Friday, March 7, 2014
By Jonathan Riskind firstname.lastname@example.org
Washington Bureau Chief
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In Olympia Snowe's words: “I have no doubt I would have won re-election. ... I do find it frustrating, however, that an atmosphere of polarization and ‘my way or the highway’ ideologies has become pervasive in campaigns and in our governing institutions.”
The Associated Press
Snowe's mother and father died when she was a young child, and Snowe grew up with and aunt and uncle in Auburn.
Her first husband, Peter Snowe, was killed in a car crash in 1973. Peter Snowe was a Maine House member, and Snowe then ran for his seat.
She married then-Maine Republican Gov. John "Jock" McKernan in 1989 and ran for the Senate in 1994, after Democratic Sen. George Mitchell announced his retirement.
In the wake of Snowe's departure, the only declared candidate in the GOP primary is Scott D'Amboise of Lisbon Falls, a health care technician and small-business owner who is affiliated with the tea party. National GOP leaders who have expressed misgivings about D'Amboise's viability as a candidate are searching for alternatives, but they face a March 15 filing deadline.
In Maine, the four Democrats vying to win their party's Senate nomination are hoping Snowe's exit paves a path toward a Democratic victory in the fall. But her decision will almost certainly attract other, higher-profile Democrats.
Currently running for the Democratic nomination are state Rep. Jon Hinck of Portland, former Maine Secretary of State Matt Dunlap of Old Town, State Sen. Cynthia Dill of Cape Elizabeth and Portland homebuilder Benjamin Pollard.
Nathan Gonzales, of the nonpartisan, Washington-based Rothenberg Political Report, said Snowe's decision "dramatically shifts her seat from the 'Safe Republican' column and places it firmly in the center of the fight for the Senate majority."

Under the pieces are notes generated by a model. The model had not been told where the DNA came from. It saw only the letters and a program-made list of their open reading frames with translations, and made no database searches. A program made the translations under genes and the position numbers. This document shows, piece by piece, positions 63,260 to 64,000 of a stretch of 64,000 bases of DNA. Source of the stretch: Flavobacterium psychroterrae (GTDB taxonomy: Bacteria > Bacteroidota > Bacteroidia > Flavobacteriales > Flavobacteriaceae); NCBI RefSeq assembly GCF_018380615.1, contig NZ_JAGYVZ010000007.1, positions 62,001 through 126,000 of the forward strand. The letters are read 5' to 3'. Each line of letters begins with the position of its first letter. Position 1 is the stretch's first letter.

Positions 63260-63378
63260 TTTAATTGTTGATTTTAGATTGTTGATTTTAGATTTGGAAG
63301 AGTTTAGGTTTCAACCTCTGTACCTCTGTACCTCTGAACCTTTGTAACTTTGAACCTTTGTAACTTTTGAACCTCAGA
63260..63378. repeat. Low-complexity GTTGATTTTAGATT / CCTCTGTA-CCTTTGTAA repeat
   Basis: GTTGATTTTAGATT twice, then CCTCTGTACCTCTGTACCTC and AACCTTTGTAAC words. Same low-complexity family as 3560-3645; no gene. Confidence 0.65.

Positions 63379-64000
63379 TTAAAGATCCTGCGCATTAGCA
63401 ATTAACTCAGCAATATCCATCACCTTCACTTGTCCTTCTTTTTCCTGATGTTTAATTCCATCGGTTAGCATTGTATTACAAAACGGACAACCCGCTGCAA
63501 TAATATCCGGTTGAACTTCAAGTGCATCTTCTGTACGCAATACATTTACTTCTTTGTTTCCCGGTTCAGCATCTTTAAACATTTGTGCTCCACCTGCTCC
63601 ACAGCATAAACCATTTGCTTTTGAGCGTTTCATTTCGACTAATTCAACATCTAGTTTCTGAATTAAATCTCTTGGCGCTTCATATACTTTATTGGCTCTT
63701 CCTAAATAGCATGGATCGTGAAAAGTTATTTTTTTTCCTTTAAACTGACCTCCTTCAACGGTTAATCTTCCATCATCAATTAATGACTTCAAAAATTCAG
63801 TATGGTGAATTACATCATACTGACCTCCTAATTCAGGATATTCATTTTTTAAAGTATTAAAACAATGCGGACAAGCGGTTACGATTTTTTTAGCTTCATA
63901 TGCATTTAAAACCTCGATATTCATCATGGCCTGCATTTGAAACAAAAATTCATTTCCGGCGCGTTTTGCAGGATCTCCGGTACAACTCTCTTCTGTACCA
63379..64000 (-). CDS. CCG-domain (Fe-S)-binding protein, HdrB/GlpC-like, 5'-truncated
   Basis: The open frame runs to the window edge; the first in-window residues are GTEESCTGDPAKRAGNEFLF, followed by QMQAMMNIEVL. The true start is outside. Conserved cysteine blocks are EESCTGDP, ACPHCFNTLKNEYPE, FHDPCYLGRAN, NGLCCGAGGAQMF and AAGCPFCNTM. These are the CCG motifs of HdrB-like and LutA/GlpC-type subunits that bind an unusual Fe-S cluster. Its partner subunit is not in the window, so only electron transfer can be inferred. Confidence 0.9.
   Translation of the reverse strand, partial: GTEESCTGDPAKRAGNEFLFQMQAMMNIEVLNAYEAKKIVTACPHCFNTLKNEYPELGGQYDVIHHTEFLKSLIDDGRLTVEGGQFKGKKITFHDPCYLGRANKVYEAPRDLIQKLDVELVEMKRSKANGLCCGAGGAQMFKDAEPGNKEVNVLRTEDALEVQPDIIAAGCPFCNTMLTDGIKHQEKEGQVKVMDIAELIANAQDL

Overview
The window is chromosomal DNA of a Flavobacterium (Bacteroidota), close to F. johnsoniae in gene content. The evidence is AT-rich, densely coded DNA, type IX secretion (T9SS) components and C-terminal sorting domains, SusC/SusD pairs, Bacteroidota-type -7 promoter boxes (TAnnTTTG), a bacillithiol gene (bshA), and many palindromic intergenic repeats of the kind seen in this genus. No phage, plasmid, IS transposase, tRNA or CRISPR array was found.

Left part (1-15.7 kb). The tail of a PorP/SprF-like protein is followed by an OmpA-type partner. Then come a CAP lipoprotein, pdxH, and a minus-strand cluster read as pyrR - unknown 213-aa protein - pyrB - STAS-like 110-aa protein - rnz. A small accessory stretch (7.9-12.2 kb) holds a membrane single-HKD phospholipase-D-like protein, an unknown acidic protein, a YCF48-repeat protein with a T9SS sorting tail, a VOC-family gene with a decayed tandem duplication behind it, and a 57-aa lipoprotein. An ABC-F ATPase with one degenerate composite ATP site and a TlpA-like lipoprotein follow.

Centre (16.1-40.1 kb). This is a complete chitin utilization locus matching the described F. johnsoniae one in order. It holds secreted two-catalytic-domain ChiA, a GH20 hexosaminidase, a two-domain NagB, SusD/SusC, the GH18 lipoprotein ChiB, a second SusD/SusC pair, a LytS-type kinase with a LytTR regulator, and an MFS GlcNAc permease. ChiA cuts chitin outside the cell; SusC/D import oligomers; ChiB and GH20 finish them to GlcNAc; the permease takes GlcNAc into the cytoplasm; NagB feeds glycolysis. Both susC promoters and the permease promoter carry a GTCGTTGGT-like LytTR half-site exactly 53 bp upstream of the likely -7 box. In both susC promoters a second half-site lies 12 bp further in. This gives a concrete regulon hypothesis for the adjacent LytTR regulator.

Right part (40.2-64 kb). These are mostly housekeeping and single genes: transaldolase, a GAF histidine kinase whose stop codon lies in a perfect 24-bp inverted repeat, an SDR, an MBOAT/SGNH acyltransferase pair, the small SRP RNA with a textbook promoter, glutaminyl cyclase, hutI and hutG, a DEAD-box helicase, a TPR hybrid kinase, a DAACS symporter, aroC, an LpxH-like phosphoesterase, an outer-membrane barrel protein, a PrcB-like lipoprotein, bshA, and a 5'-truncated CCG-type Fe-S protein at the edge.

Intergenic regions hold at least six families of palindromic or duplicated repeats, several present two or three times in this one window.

He said Snowe faced only nominal opposition from D'Amboise in the GOP primary, and that national Democrats, focused on preserving their Senate majority by defending at-risk seats elsewhere, never viewed Snowe's seat as a target.
"But that has all changed now," Gonzales said. "With just two weeks to go before the March 15 filing deadline, both parties are going back to the drawing board."
Snowe has been decrying the acrimonious state of Congress for a considerable time.
Last August, she told MaineToday Media's editorial board that she has never seen a legislative body as ineffective as the current Senate.
"Unfortunately, everything is concentrated in political messaging, and the art of governing and legislating has been virtually lost," Snowe said.
John Baughman, a political science professor at Bates College, said he takes at face value Snowe's reason for departing from the political stage.
"As one of the very few remaining moderates in the Senate, Sen. Snowe's vote was pivotal on one major bill after another," Baughman said. "In an earlier era when there were real negotiations between the parties, that was a position of power and influence for much of her career.
"Lately, however, the polarization had become so strong that real bipartisan negotiations were rare and difficult (and) at that point, being the pivotal vote between the two camps had become exhausting rather than empowering," he said.
Snowe said she and her husband are both in good health and that she was confident of her ability to win a fourth term in the Senate.
"Unfortunately, I do not realistically expect the partisanship of recent years in the Senate to change over the short term," Snowe said. "So at this stage of my tenure in public service, I have concluded that I am not prepared to commit myself to an additional six years in the Senate, which is what a fourth term would entail."
Snowe was furious last spring when D'Amboise accused her husband, former Gov. McKernan, of improper business practices and called on Snowe to resign. She charged D'Amboise with running a smear campaign.
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